Not in those exact words, but in actions and in snide remarks, in the assumptions people make with my body and my livelihood because they have watched me in porn or heard that this is my profession. One time a hotel provided a key card to a friend of another man I knew, and at 2 in the morning, this large and loud, older and incredibly drunk stranger wandered into my hotel room — with his own key. I was terrified. Did he think that because I was a porn star he could just come in? Did he think he could do something with me?
She continues, “There is this sense of ownership of porn stars from strangers, which is, quite frankly, chilling.” In a recent article for Salon, fellow porn star Kayden Kross describes her own nonconsensual outing as a college student and how, due to sex workers’ societal position, people outside the industry can’t even imagine how it is that she hasn’t been raped.
I have not been molested by an uncle. Not by a single one of them, if you can believe it. Yet strangers every day tag me with this scarlet letter because they can imagine no other circumstance under which I might choose the life I have chosen. Not only is this an insult to me, but it is an insult to all women who have made unconventional personal choices, because the go-to assumption is that a woman who doesn’t fit the mold has very likely been sexually damaged by a man. It is a comfortable way to explain away a disobedient woman.*
There are few keener descriptions of rape culture then how Kross describes the public as demanding her past rape in order to comprehend her. Rape is necessary for their engagement of Kross’s narrative, part of the “sense of ownership of porn stars” that Knox writes about. Kross describes the expected consequences in case of actual assault.
I sometimes wonder how deeply the assumption that the adult performer is somehow a lesser person really runs. Will our aggressor be given a lighter sentence in the event of a murder trial? Will the case be taken less seriously in the event that one of us disappears?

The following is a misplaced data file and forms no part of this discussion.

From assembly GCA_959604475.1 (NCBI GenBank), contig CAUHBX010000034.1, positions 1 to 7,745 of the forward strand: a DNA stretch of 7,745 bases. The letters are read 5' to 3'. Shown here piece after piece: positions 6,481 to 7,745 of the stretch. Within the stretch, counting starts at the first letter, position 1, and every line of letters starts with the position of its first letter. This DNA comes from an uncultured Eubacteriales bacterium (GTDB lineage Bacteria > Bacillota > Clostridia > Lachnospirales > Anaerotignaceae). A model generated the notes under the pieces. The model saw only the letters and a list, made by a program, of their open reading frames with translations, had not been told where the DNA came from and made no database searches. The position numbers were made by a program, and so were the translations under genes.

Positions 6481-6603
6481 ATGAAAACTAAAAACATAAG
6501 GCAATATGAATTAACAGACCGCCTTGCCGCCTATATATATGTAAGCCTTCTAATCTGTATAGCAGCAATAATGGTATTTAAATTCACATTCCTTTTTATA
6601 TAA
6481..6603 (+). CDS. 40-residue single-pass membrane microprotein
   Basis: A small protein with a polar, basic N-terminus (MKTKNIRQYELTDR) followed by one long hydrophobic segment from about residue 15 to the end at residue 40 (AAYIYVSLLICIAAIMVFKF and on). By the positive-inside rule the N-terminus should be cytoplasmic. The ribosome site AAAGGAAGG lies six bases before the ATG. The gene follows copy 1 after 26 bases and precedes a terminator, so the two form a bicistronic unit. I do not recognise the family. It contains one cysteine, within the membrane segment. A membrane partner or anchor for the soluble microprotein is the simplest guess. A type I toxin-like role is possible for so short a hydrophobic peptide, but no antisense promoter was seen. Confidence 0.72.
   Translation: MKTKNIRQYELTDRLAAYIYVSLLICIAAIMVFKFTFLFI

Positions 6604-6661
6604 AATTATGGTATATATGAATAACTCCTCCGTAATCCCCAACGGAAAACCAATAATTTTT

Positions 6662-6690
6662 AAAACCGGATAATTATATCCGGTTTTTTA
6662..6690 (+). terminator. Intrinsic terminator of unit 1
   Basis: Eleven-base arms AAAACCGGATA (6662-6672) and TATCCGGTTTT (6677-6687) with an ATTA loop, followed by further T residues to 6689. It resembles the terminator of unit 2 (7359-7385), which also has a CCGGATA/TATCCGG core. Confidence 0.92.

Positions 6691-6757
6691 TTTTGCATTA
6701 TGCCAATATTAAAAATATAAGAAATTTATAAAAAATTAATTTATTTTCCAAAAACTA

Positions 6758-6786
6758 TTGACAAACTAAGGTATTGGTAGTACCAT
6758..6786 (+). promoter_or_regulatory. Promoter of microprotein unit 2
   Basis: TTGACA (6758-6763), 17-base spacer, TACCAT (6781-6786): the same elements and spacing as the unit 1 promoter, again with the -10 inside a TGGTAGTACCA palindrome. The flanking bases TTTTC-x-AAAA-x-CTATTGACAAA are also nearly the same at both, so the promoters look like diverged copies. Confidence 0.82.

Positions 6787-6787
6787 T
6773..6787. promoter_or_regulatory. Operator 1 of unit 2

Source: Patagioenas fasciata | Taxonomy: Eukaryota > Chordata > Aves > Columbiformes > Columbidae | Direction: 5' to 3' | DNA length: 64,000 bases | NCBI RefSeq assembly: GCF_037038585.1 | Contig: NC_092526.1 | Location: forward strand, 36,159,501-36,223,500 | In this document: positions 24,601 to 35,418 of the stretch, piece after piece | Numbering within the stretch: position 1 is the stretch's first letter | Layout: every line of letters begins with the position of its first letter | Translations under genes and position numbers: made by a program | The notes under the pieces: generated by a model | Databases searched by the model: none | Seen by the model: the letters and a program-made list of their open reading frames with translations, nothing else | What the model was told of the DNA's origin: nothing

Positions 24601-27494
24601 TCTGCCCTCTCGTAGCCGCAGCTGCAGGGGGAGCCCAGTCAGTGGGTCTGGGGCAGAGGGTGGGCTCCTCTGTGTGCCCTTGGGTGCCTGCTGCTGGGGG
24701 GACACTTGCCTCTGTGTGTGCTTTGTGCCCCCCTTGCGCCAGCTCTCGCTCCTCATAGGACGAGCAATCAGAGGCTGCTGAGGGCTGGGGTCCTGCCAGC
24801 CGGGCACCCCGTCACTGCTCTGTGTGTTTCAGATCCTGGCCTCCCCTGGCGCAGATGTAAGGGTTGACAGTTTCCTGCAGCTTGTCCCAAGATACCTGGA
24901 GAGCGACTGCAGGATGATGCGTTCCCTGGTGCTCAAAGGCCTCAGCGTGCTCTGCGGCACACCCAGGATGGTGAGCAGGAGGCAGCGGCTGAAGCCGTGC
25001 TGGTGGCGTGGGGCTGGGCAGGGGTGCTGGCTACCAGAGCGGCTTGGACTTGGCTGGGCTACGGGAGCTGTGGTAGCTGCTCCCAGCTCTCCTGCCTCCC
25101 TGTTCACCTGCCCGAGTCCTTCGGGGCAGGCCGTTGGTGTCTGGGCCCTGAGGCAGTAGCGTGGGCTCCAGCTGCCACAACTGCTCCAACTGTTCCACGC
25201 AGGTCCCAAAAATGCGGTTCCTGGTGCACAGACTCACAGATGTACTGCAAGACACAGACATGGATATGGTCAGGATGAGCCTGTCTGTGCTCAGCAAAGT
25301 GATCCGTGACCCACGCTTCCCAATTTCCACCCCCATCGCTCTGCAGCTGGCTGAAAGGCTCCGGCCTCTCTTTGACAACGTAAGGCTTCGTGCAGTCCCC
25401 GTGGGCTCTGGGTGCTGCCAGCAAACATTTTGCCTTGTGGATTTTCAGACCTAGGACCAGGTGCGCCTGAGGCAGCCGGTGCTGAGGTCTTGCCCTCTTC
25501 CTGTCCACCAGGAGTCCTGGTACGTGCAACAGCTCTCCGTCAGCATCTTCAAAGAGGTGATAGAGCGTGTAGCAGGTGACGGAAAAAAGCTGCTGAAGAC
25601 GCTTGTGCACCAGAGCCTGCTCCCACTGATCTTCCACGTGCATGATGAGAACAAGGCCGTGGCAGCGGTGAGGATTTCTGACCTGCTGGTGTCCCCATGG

This is the result portrayed in “Pornstar’s Requiem”. After achieving the uncommon in real life result of a guilty verdict – according to the Rape, Abuse & Incest National Network**, only nine out of every one-hundred sexual assaults are ever prosecuted in the first place – the judge sets aside the verdict and admonishes Barnes in the most condescending manner saying, “I hope going forward you find a way to respect your body and yourself.” Knox writes that the judge’s phrasing is “something I have heard so many times from my friends, family and peers it practically feels like my first name.”
The Patriarchal State and Accountability
SVU, like all cop shows, even more critical ones like The Wire, defines accountability as state intervention followed by incarceration. In the case of sex workers, people of color, colonized (including intersections thereof) and other Othered populations, interventions by institutions of state violence (the police, Immigration and Customs Enforcement, the military, F.B.I., etc.) frequently exacerbate rather than mitigate violence, including sexual violence.
The Sex Workers Project (SWP) at the New York City-based Urban Justice Center conducted a small survey of folks in the trade. Among their findings:
Thirty percent of sex workers interviewed told researchers that they had been threatened with violence by police officers, while 27% actually experienced violence at the hands of police. Reported incidents included officers physically grabbing and kicking prostitutes, as well as beating them; one incident of rape; one woman was stalked by a police officer; and throwing food at one subject. Sexual harassment included fondling of body parts; giving women cigarettes in exchange for sex; and police offering not to arrest a prostitute in exchange for sexual services.
Perhaps most obviously, that most sex work is criminalized means that agents of state violence generally seek to incarcerate sex workers, not offer any kind of protection or support. As Incite! Women, Gender Non-Conforming, and Trans People of Color Against Violence notes, “Existing laws that criminalize sex work often prevent workers from reporting violence, enable law enforcement agents to not take violence against sex workers seriously when it is reported, and facilitate police violence against sex workers.”